The Office for National Statistics (ONS) has this morning (7am) released Consumer Prices Index (CPI) inflation figures for November 2023 and it has fallen to 3.9% pa, a fall of 0.7% from October 2023 (4.6% pa) and a huge fall of 2.8% since September 2023 (6.7% pa).
We have all been expecting the trend of price increases slowing down to continue but at 3.9% pa, it is a bigger fall than anticipated with inflation now at its lowest point for 2 years.
The slowdown in price rises came across all sectors except for restaurants and hotels. Transport costs were the biggest downward contributor as petrol prices hit a two-year low closely followed by recreation and culture (as we stayed indoors due to inclement weather) as well as food and non-alcoholic beverages (likely due to lower transportation costs). Housing, associated housing costs and communications remain stubbornly high although we expect communication cost rises to slow as ‘inflation + X%’ tariff increases slow down but mortgages/rents will remain high for the foreseeable future as interest rates are unlikely to fall dramatically over the coming year.
The old measure of inflation RPI, an arithmetical mean of the average prices of a basket of household spending (rather than the geometric mean for CPI) fell 0.8% to 5.3% pa in November (3.4% lower than it was 2 months ago). We prefer RPI as a measure as it tells us that things are still tight when looking at whole expenditure but we understand the Government’s desire not to use RPI as an official national statistic because it would become a ‘vicious circle’ if the Bank of England was using RPI as the benchmark to judge increasing interest rates to bring inflation down because any increase in interest rates would, by default, push RPI up.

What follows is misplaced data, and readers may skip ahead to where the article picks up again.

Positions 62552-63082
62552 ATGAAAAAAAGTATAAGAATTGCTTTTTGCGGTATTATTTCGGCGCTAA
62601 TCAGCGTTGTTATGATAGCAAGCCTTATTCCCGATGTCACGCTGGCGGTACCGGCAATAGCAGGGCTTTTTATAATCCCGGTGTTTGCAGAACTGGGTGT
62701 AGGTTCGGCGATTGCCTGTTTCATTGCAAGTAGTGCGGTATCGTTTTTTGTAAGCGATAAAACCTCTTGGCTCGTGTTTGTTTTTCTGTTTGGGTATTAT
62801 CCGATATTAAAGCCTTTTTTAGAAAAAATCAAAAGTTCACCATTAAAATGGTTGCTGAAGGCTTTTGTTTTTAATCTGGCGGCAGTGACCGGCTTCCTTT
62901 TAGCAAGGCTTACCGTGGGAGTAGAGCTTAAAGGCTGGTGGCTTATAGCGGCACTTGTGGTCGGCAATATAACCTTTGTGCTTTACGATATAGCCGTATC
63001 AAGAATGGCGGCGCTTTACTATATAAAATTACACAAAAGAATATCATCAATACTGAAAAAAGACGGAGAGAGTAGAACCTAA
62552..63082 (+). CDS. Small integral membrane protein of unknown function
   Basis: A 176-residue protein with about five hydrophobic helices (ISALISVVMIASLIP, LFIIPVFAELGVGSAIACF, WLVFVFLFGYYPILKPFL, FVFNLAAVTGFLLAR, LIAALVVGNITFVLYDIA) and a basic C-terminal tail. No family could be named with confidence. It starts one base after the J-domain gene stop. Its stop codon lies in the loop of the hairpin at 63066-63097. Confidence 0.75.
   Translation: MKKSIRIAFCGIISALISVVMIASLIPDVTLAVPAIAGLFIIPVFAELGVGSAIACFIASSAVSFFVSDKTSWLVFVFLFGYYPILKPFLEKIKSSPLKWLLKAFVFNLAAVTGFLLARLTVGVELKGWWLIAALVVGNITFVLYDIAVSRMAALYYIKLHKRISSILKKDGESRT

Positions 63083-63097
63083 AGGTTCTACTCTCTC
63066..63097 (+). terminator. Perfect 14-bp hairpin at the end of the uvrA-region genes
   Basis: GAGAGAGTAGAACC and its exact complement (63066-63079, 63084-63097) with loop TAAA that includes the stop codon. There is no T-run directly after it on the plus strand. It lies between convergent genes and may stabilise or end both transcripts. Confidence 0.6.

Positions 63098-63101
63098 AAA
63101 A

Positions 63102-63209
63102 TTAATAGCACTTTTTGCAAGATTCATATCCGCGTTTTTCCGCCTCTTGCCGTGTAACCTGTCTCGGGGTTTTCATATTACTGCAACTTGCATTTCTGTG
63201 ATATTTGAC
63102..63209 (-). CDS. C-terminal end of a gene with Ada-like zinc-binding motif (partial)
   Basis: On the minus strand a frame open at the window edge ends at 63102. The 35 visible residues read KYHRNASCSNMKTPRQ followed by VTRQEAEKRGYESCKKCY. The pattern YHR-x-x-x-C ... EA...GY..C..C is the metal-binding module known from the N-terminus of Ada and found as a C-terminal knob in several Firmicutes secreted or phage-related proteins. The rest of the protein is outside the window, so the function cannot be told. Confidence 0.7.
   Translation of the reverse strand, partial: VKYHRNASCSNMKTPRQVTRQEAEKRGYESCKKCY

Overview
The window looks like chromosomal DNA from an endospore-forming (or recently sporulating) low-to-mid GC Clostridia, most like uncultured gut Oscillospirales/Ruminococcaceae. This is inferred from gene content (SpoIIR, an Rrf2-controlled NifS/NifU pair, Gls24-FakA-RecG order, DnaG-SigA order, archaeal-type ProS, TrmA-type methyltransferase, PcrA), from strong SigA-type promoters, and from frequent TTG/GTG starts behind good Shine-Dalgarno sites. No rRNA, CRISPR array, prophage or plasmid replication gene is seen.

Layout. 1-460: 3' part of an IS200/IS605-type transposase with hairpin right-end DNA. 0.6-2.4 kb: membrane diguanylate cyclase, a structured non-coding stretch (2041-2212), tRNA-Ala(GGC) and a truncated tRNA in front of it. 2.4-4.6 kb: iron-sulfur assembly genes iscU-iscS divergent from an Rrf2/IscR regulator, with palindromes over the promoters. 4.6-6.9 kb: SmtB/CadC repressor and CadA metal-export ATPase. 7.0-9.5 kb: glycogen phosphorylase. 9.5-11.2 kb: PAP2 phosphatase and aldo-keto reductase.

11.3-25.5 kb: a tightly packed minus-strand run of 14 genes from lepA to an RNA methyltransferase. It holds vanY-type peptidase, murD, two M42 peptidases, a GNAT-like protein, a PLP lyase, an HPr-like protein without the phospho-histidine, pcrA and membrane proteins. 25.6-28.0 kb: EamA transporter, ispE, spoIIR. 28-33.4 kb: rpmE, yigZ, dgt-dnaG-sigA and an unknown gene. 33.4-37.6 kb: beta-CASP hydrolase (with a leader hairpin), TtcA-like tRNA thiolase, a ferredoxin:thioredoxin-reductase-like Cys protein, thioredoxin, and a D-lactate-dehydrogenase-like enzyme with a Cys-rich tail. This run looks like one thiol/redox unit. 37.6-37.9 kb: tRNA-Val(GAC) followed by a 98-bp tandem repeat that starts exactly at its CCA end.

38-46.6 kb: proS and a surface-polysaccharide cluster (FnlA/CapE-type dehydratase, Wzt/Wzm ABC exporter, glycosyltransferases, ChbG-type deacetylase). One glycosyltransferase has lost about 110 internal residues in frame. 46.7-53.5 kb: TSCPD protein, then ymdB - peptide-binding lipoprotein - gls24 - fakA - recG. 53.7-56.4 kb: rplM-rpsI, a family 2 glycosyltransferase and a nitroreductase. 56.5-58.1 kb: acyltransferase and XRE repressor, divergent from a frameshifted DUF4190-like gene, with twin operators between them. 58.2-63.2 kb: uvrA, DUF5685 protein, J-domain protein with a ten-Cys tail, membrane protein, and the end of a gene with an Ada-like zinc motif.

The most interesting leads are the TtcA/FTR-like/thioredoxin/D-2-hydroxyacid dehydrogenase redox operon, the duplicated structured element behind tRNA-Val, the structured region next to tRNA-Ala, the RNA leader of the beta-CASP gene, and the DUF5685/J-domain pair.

Lower inflation will bring ‘glad tidings’ as we enter the festive season for both the Bank of England and the Government, no doubt Chancellor Jeremy Hunt and Prime Minister Rishi Sunak will be claiming plaudits, but we suspect tougher numbers are still to come as it will be difficult to get down to trend inflation of 2.0% pa in 2024.
BP's oil freight (along with many freight companies in other industries) has suspended passage for its tankers through the Red Sea meaning delays on fuel supplies may increase prices as it will be the long way around the Cape of Good Hope (South Africa) on their journey back to Europe. This should only have a temporary impact when the route is ‘in sync’ and supplies land regularly again, but we suspect there could be a spike in December or January’s inflation for transport costs and other goods from the Far East.
Next UK inflation report: 17th January 2024.